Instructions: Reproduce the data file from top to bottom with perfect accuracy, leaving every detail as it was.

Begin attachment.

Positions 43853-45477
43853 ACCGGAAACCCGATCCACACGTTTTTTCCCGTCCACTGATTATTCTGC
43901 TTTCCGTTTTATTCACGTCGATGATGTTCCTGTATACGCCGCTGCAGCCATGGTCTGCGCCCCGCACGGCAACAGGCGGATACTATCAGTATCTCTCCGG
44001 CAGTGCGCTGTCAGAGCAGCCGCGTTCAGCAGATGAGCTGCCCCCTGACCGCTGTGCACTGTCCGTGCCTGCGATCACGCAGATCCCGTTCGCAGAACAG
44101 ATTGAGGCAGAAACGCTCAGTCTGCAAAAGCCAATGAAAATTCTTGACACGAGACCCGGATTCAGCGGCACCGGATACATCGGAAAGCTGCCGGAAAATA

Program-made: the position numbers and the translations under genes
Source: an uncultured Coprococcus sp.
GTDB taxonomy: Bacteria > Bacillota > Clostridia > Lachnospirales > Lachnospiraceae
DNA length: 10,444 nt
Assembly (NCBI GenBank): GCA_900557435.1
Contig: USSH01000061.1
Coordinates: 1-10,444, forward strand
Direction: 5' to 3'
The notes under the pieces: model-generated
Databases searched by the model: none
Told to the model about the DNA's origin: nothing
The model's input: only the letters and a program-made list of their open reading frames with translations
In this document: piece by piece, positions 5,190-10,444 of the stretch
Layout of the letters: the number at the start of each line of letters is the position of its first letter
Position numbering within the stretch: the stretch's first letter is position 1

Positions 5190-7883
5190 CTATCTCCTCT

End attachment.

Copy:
Positions 43853-45477
43853 ACCGGAAACCCGATCCACACGTTTTTTCCCGTCCACTGATTATTCTGC
43901 TTTCCGTTTTATTCACGTCGATGATGTTCCTGTATACGCCGCTGCAGCCATGGTCTGCGCCCCGCACGGCAACAGGCGGATACTATCAGTATCTCTCCGG
44001 CAGTGCGCTGTCAGAGCAGCCGCGTTCAGCAGATGAGCTGCCCCCTGACCGCTGTGCACTGTCCGTGCCTGCGATCACGCAGATCCCGTTCGCAGAACAG
44101 ATTGAGGCAGAAACGCTCAGTCTGCAAAAGCCAATGAAAATTCTTGACACGAGACCCGGATTCAGCGGCACCGGATACATCGGAAAGCTGCCGGAAAATA

Program-made: the position numbers and the translations under genes
Source: an uncultured Coprococcus sp.
GTDB taxonomy: Bacteria > Bacillota > Clostridia > Lachnospirales > Lachnospiraceae
DNA length: 10,444 nt
Assembly (NCBI GenBank): GCA_900557435.1
Contig: USSH01000061.1
Coordinates: 1-10,444, forward strand
Direction: 5' to 3'
The notes under the pieces: model-generated
Databases searched by the model: none
Told to the model about the DNA's origin: nothing
The model's input: only the letters and a program-made list of their open reading frames with translations
In this document: piece by piece, positions 5,190-10,444 of the stretch
Layout of the letters: the number at the start of each line of letters is the position of its first letter
Position numbering within the stretch: the stretch's first letter is position 1

Positions 5190-7883
5190 CTATCTCCTCT